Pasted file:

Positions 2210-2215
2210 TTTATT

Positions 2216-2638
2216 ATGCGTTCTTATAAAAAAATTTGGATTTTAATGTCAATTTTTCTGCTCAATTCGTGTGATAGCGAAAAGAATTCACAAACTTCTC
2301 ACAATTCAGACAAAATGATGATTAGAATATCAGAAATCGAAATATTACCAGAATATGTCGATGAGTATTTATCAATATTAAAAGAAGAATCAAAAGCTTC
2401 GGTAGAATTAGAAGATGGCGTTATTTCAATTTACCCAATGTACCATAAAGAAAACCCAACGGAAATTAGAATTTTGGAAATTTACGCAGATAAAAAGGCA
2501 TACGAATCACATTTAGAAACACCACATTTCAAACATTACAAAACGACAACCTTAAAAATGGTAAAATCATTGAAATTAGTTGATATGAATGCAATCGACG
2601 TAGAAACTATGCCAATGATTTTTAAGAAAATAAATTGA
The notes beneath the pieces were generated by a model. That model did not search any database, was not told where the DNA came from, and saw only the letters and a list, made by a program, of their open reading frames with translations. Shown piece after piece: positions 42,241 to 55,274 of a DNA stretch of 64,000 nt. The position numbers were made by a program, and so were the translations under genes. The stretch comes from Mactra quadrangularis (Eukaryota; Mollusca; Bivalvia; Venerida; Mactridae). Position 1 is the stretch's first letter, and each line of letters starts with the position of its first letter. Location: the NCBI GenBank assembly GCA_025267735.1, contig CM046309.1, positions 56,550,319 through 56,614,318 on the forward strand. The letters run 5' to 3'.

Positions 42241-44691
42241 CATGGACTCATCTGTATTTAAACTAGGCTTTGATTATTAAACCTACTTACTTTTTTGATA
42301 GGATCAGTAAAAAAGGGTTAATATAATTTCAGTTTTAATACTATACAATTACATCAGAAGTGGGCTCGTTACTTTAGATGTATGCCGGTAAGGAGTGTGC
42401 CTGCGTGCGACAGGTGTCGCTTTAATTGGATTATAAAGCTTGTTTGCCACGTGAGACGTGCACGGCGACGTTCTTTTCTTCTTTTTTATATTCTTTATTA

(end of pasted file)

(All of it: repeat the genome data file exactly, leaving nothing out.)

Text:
Positions 2210-2215
2210 TTTATT

Positions 2216-2638
2216 ATGCGTTCTTATAAAAAAATTTGGATTTTAATGTCAATTTTTCTGCTCAATTCGTGTGATAGCGAAAAGAATTCACAAACTTCTC
2301 ACAATTCAGACAAAATGATGATTAGAATATCAGAAATCGAAATATTACCAGAATATGTCGATGAGTATTTATCAATATTAAAAGAAGAATCAAAAGCTTC
2401 GGTAGAATTAGAAGATGGCGTTATTTCAATTTACCCAATGTACCATAAAGAAAACCCAACGGAAATTAGAATTTTGGAAATTTACGCAGATAAAAAGGCA
2501 TACGAATCACATTTAGAAACACCACATTTCAAACATTACAAAACGACAACCTTAAAAATGGTAAAATCATTGAAATTAGTTGATATGAATGCAATCGACG
2601 TAGAAACTATGCCAATGATTTTTAAGAAAATAAATTGA
The notes beneath the pieces were generated by a model. That model did not search any database, was not told where the DNA came from, and saw only the letters and a list, made by a program, of their open reading frames with translations. Shown piece after piece: positions 42,241 to 55,274 of a DNA stretch of 64,000 nt. The position numbers were made by a program, and so were the translations under genes. The stretch comes from Mactra quadrangularis (Eukaryota; Mollusca; Bivalvia; Venerida; Mactridae). Position 1 is the stretch's first letter, and each line of letters starts with the position of its first letter. Location: the NCBI GenBank assembly GCA_025267735.1, contig CM046309.1, positions 56,550,319 through 56,614,318 on the forward strand. The letters run 5' to 3'.

Positions 42241-44691
42241 CATGGACTCATCTGTATTTAAACTAGGCTTTGATTATTAAACCTACTTACTTTTTTGATA
42301 GGATCAGTAAAAAAGGGTTAATATAATTTCAGTTTTAATACTATACAATTACATCAGAAGTGGGCTCGTTACTTTAGATGTATGCCGGTAAGGAGTGTGC
42401 CTGCGTGCGACAGGTGTCGCTTTAATTGGATTATAAAGCTTGTTTGCCACGTGAGACGTGCACGGCGACGTTCTTTTCTTCTTTTTTATATTCTTTATTA